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Am J Epidemiol. 2011 Oct 15;174(8):909-18. doi: 10.1093/aje/kwr225. Epub 2011 Sep 12.

Body size across the life course, mammographic density, and risk of breast cancer.

Author information

1
Obstetrics and Gynecology Epidemiology Center, Brigham and Women’s Hospital, Boston, MA 02115, USA. holly.harris@channing.harvard.edu

Abstract

Adult body mass index (BMI) is inversely associated with premenopausal breast cancer risk, and childhood and adolescent body size is inversely associated with breast cancer risk in pre- and postmenopausal women. Breast density is inversely related to body size and may play a role in the association of body size with breast cancer risk. The authors conducted a nested case-control study including 1,528 cases and 2,844 controls from the Nurses' Health Study (1989-2004) and Nurses' Health Study II (1996-2003). Prior to breast cancer diagnosis, participants reported their body fatness during childhood and adolescence, BMI at age 18 years, and current BMI. Mammographic density was measured by using a computer-assisted thresholding method. The inverse association between adult BMI and premenopausal breast cancer (for BMI ≥30 vs. BMI 20-22.4, odds ratio = 0.64, 95% confidence interval: 0.38, 1.06) (P(trend) = 0.36) became positive after adjustment for mammographic density (odds ratio = 1.28, 95% confidence interval: 0.72, 2.30) (P(trend) = 0.07). Conversely, the inverse association between childhood and adolescent body size and breast cancer risk remained after adjustment for mammographic density. The inverse association between adult BMI and premenopausal breast cancer risk may be partially due to negative confounding by mammographic density. Conversely, mammographic density does not appear to explain the inverse association between childhood and adolescent body fatness and breast cancer risk.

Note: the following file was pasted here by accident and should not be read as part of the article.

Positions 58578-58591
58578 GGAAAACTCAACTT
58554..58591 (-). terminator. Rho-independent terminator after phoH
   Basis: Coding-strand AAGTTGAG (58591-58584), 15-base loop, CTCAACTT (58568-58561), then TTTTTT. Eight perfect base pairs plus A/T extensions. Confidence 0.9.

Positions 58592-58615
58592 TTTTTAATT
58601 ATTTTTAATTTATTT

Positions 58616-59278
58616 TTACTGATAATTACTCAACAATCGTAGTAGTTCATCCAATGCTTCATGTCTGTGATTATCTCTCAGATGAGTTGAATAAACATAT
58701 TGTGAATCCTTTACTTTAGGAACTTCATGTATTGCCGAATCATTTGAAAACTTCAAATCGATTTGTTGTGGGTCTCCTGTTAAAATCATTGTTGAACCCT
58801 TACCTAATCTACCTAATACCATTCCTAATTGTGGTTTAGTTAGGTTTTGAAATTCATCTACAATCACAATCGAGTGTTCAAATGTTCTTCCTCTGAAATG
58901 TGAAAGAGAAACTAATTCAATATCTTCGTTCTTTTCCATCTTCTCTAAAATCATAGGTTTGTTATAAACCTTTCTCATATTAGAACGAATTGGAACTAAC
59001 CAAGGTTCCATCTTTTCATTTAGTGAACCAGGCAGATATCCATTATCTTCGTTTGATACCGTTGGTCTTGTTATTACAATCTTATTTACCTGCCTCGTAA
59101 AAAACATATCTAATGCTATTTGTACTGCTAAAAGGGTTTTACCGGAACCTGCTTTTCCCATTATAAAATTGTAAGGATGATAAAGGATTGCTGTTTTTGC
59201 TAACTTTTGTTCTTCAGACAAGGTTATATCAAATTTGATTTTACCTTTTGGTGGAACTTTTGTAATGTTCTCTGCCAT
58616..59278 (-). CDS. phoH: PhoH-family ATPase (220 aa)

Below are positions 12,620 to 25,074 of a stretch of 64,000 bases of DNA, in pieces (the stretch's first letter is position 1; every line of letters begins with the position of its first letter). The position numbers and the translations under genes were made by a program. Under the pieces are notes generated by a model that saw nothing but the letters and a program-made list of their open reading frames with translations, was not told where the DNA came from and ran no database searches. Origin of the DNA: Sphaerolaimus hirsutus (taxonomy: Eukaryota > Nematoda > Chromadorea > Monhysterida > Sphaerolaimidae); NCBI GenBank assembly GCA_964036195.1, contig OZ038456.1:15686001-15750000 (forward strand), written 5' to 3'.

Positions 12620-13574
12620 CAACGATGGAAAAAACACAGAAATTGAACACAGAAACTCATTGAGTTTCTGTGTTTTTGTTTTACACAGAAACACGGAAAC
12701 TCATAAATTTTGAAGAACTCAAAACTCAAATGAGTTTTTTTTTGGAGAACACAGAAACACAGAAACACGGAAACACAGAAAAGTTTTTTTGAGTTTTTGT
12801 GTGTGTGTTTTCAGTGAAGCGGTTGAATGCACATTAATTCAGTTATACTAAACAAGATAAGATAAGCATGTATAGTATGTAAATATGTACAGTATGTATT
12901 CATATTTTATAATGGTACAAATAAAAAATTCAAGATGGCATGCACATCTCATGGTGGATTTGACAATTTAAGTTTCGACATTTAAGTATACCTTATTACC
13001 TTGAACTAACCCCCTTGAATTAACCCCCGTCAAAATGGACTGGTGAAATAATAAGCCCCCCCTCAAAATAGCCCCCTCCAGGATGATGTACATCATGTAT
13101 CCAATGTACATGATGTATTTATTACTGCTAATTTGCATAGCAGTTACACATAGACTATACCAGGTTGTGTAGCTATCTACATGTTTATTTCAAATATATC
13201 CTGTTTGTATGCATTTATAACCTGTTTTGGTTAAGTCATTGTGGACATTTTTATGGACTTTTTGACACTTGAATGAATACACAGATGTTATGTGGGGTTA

PMID:
21911827
PMCID:
PMC3218634
DOI:
10.1093/aje/kwr225
[Indexed for MEDLINE]
Free PMC Article

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